For this first project you will work in groups to develop a proof-of-concept design system, then apply it to produce two annular tiles fabricated in plaster. The resulting tiles will be sized to fill a section of the arch in the Museumlab studio lab space.
The key objective is the development and documentation of a workflow which incorporates appropriate elements of both digital design and expressive human skill and intuition. The production of sample tiles is the means to demonstrate the workflow. The success of the projects will be gauged along two trajectories:
- The system designed: The project creates an enjoyable and robust design experience, encouraging sustained practice and interaction.
- The work produced: The project results in the making of compelling and novel design artifacts which reflect the hybrid explorations.
Running molds. Custom profiles combined with custom sled tracks or mechanisms can produce both straight or curved extruded forms.
Polyurethane molds. Patterning for molds can incorporate a wide variety of materials, digitally fabricated forms, and handwork. If your idea would require the use of multiple molds or extremely large molds, please consult with the instructors.
Plaster molds. Convex plaster forms can be molded using a rigid plaster mold given suitable release agents. This is especially applicable to larger curves used as base forms.
Troweling and tooling. Hand tools for plaster are used to render flat and textured surfaces. The addition of mechanism or custom jigs could add a systematic form to the treatment of surfaces with trowels, combs, and brushes.
Green plaster carving. Plaster in the initial stages of curing can be carved or cut.
Color and inclusions. Plaster can be painted or also tinted using dry-powder pigments. Objects or granular aggregate material can be incorporated directly in wet plaster.
Idiosyncratic forming processes. There are boundless possibilities for casting plaster using ad hoc or single-use molds, or rendering onto armatures or lath forms. E.g., plaster could be cast directly into natural soil impressions.
Composition and accretion. Individual plaster elements can be assembled with other objects and worked material, either into mold patterns or directly into final artifacts.
Digital fabrication. Laser-cutting, 3D printing, CNC milling, algorithmic Grasshopper modeling, and parametric CAD.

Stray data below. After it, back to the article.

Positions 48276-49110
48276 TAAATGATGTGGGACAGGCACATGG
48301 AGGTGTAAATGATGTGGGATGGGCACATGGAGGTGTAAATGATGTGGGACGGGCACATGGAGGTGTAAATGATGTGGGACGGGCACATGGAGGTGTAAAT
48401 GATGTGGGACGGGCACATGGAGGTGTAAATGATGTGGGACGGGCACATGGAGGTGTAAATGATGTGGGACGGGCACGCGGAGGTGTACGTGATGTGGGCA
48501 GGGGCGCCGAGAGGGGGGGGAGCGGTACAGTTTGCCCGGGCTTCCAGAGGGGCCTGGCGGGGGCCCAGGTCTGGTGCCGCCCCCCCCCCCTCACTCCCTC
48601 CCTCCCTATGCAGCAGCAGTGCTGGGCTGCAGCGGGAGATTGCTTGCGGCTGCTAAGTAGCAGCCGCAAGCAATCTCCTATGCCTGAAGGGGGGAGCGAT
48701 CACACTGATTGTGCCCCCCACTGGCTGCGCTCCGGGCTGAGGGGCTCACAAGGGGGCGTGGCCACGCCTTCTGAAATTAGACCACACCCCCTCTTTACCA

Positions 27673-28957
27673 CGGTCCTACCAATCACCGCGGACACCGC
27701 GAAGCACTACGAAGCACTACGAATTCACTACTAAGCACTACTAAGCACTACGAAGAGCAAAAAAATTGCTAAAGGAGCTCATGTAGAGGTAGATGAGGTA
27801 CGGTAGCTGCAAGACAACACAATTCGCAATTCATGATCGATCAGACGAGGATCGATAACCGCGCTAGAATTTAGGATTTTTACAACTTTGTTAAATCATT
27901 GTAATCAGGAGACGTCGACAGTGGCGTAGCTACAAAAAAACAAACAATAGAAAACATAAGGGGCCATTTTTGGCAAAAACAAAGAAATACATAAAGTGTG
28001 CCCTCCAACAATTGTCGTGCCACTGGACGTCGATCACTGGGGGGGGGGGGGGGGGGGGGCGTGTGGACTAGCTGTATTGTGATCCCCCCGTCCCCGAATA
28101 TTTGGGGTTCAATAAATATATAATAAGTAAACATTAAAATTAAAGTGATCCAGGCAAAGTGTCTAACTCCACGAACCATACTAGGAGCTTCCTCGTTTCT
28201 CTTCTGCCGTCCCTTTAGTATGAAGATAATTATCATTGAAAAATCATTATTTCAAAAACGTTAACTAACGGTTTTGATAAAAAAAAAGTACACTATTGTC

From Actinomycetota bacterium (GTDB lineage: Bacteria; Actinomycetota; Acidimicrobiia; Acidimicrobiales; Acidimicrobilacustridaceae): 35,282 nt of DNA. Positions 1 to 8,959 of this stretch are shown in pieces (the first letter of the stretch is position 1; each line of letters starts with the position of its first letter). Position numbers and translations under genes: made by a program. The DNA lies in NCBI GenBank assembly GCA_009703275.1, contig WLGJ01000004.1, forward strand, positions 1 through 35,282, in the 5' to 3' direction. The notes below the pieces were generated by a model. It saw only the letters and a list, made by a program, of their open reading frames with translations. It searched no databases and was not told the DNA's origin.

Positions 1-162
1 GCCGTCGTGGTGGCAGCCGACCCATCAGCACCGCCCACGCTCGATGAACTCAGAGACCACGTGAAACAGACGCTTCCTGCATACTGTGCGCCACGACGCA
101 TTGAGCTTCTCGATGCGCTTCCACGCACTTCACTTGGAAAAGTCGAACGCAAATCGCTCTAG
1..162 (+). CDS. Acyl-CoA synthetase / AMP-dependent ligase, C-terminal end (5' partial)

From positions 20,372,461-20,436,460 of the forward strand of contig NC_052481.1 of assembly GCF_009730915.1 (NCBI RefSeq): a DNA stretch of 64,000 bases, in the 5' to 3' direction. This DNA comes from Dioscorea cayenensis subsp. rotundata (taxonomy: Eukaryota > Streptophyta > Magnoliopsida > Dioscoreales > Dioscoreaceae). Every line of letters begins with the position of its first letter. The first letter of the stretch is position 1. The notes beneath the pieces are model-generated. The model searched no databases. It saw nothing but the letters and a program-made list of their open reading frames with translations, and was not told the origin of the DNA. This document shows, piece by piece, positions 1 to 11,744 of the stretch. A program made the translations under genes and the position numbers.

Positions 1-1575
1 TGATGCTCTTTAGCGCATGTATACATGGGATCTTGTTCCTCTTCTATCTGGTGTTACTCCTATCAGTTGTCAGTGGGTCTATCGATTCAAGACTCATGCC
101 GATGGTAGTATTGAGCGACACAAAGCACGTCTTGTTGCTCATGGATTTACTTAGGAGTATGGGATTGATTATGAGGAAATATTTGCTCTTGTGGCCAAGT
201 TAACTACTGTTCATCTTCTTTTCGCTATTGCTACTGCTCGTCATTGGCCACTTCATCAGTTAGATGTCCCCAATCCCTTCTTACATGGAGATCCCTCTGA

dFAB Robot Lab. The workflow could include robotic manipulation of plaster. However, due to the short timeline, we discourage significant development of novel end-of-arm tooling. Please check with the instructors if you have questions about scope or feasibility. Groups working with the robot will need at least one member already certified to use the lab.
dFAB Motion Capture. The lab supports capturing tool trajectories in both batch mode and real-time. In batch mode, the system can generate a CSV file of rigid-body trajectory data for multiple objects, suitable for post-processing in Python or Grasshopper. For this project timeline, we discourage real-time interaction systems. Tool capture involves creating a custom marker fixture for the tool, calibrating the cameras and defining bodies, then developing a protocol for recording short well-defined movements.
- a report delivered as a post on the course blog including
- discussion of the system objectives
- a description of the design process in use
- video clip documenting the design process
- photos documenting the fabrication process
- two physical plaster tiles at scale to fit the site
- Wed Feb 5: project release, team formation
- Mon Feb 10: Museumlab site visit
- Mon Feb 17: prototype review
- Mon Feb 24: in-class project presentations
A central thesis of Human Machine Virtuosity is that human skill can be deeply expressive in a way that is complementary to the precision and scalability of digital design tools. This is a middle path between pure traditional craft and industrial manufacturing, which uses mostly standardized processes.
For each workflow, a central question is identifying and locating the full decision process in space and time. A central tension exists between the abstracted decisions involved in CAD and algorithm and the embodied, tactile decisions involved in physical skill. So for example, if a candidate process is fully resolved during the digital fabrication stages, it is worthwhile to consider how meaningful decisions could be incorporated into plaster rendering process.
Modularity is a powerful heuristic for adding discrete tactile choices. So for example, a system of compatible shapes could be independently fabricated and then composed at final scale. Similarly, a mold with removable parts could defer decisions to the casting stage and generate a combinatorial design space.
Some degree of randomness is intrinsic to physical media, especially semi-liquids like curing plaster. This could be accentuated using deliberately random gestures such as allowing plaster to form free-flow layers, using drip application, or shattering cured material. These processes can require a great deal of tactile skill to create fully-considered effects in the midst of stochastic outcomes.
The purpose of your system is to produce one or more tiles which fit within an annular segment of the face of the arch in the studio lab. The exact dimensional specifications will be updated after we take measurements during the site visit.
The critical bounding box dimension for the tile is the 13″ maximum radial width. The arch is approximately circular; for short segments a circular edge should be fine. We measured the circular diameter at 283 inches on the inside edge of the face. The length is not critical, the template below assumes an arc length of approximately 18″.